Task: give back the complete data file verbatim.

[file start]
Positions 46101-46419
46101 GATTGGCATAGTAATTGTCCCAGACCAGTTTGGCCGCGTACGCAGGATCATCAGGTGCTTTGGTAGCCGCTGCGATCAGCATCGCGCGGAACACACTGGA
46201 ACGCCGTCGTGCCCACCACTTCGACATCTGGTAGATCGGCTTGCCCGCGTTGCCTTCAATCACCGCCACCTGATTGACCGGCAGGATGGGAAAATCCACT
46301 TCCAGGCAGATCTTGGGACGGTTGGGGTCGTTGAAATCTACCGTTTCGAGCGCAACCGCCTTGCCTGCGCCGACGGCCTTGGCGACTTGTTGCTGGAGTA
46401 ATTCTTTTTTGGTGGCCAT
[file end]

Positions 46101-46419
46101 GATTGGCATAGTAATTGTCCCAGACCAGTTTGGCCGCGTACGCAGGATCATCAGGTGCTTTGGTAGCCGCTGCGATCAGCATCGCGCGGAACACACTGGA
46201 ACGCCGTCGTGCCCACCACTTCGACATCTGGTAGATCGGCTTGCCCGCGTTGCCTTCAATCACCGCCACCTGATTGACCGGCAGGATGGGAAAATCCACT
46301 TCCAGGCAGATCTTGGGACGGTTGGGGTCGTTGAAATCTACCGTTTCGAGCGCAACCGCCTTGCCTGCGCCGACGGCCTTGGCGACTTGTTGCTGGAGTA
46401 ATTCTTTTTTGGTGGCCAT